Shivarathri, is the darkest day of the month. Celebrating Shivarathri on a monthly basis, and the particular day, Mahashivarathri, almost seems like celebration of darkness. Any logical mind would resist darkness and naturally opt for light. But the word “Shiva” literally means “that which is not.” “That which is,” is existence and creation. “That which is not” is Shiva. “That which is not” means, if you open your eyes and look around, if your vision is for small things, you will see lots of creation. If your vision is really looking for big things, you will see the biggest presence in the existence is a vast emptiness. A few spots which we call galaxies are generally much noticed, but the vast emptiness that holds them does not come into everybody’s notice. This vastness, this unbounded emptiness, is what is referred to as Shiva. Today, modern science also proves that everything comes from nothing and goes back to nothing. It is in this context that Shiva, the vast emptiness or nothingness, is referred to as the great lord, or Mahadeva.
Every religion, every culture on this planet has always been talking about the omnipresent, all-pervading nature of the divine. If we look at it, the only thing that can be truly all-pervading, the only thing that can be everywhere is darkness, nothingness, or emptiness. Generally, when people are seeking wellbeing, we talk of the divine as light. When people are no longer seeking wellbeing, when they are looking beyond their life in terms of dissolving, if the object of their worship and their sadhana is dissolution, then we always refer to the divine as darkness.
Light is a brief happening in your mind. Light is not eternal, it is always a limited possibility because it happens and it ends. The greatest source of light that we know on this planet is the sun. Even the sun’s light, you could stop it with your hand and leave a shadow of darkness behind.
But darkness is all-enveloping, everywhere. The immature minds in the world have always described darkness as the devil. But when you describe the divine as all-pervading, you are obviously referring to the divine as darkness, because only darkness is all-pervading. It is everywhere. It does not need any support from anything. Light always comes from a source that is burning itself out. It has a beginning and an end. It is always from a limited source. Darkness has no source. It is a source unto itself. It is all-pervading, everywhere, omnipresent. So when we say Shiva, it is this vast emptiness of existence. It is in the lap of this vast emptiness that all creation has happened. It is that lap of emptiness that we refer to as the Shiva.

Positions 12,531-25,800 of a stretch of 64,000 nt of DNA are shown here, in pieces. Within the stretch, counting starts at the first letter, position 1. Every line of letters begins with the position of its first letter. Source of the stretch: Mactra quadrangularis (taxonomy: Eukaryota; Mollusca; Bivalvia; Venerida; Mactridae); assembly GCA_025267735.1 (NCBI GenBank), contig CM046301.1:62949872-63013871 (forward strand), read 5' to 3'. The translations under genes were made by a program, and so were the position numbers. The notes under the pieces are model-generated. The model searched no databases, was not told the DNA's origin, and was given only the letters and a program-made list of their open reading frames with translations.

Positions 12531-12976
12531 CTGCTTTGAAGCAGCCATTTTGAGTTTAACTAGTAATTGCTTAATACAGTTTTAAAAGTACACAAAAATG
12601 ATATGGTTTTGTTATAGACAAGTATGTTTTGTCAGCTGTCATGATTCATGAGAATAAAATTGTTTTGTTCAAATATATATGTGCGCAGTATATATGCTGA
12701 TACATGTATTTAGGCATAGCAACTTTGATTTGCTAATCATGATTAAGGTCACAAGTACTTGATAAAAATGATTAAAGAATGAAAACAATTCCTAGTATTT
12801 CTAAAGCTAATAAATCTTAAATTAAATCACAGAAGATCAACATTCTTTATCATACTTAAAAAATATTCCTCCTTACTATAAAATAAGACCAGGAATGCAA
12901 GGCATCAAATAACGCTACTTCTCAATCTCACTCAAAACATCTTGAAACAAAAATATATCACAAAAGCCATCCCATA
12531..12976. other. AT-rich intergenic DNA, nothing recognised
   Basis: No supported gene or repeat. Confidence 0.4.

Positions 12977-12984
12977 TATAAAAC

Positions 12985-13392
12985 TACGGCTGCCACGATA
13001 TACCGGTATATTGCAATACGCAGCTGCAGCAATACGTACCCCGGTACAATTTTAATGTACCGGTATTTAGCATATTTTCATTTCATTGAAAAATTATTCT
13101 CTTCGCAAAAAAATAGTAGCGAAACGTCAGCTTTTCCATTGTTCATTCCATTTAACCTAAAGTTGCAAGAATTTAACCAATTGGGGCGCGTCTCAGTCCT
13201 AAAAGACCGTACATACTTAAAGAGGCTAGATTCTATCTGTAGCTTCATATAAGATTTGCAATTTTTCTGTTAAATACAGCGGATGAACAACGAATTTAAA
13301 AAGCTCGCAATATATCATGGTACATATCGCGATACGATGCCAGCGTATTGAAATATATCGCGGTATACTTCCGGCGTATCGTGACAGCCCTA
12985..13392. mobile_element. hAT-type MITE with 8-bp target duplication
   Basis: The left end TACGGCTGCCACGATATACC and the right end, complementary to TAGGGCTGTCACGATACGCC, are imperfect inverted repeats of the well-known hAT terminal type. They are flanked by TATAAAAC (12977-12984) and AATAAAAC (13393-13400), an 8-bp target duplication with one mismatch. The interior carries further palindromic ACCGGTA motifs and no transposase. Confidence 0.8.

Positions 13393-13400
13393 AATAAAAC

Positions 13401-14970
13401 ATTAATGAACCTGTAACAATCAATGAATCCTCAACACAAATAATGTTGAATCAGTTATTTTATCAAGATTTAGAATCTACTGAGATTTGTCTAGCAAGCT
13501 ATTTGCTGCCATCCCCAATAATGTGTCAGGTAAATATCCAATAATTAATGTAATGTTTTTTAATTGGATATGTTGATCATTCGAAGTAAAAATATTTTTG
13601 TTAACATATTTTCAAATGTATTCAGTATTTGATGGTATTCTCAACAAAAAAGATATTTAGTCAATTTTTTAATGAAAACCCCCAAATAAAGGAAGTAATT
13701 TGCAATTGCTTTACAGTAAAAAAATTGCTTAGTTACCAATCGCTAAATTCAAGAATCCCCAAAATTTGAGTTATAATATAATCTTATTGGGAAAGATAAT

In Indian culture, all the ancient prayers were not about saving yourself, protecting yourself or doing better in life. All the ancient prayers have always been “Oh lord, destroy me so that I can become like yourself.”
So when we say Shivarathri, which is the darkest night of the month, it is an opportunity for one to dissolve their limitedness, to experience the unboundedness of the source of creation which is the seed in every human being. Mahashivarathri is an opportunity and a possibility to bring yourself to that experience of the vast emptiness within every human being, which is the source of all creation.
On the one hand, Shiva is known as the destroyer. On the other, he is known as the most compassionate. He is also known to be the greatest of the givers. The yogic lore is rife with many stories about Shiva’s compassion. The ways of expression of his compassion have been incredible and astonishing at the same time. So Mahashivarathri is a special night for receiving too.
It is our wish and blessing that you must not pass this night without knowing at least a moment of the vastness of this emptiness that we call as Shiva. Let this night not just be a night of wakefulness, let this night be a night of awakening for you.”

But, as with any festival our local temple here celebrated Mahashivratri with great “Bhakti”(Devotion) and “Sambrahma” (Celebration). Even though many spiritual seekers and devotees observe “Upvaas” (Fasting) on Mahashivratri, we did go all out and cooked a massive feast at our temple for the non observers of “Upvaas”. I will leave you wonderful readers with some pictures from our Community cooking…Hope you enjoy these and thanks for stopping by.


























Mixed Vegetable Pulav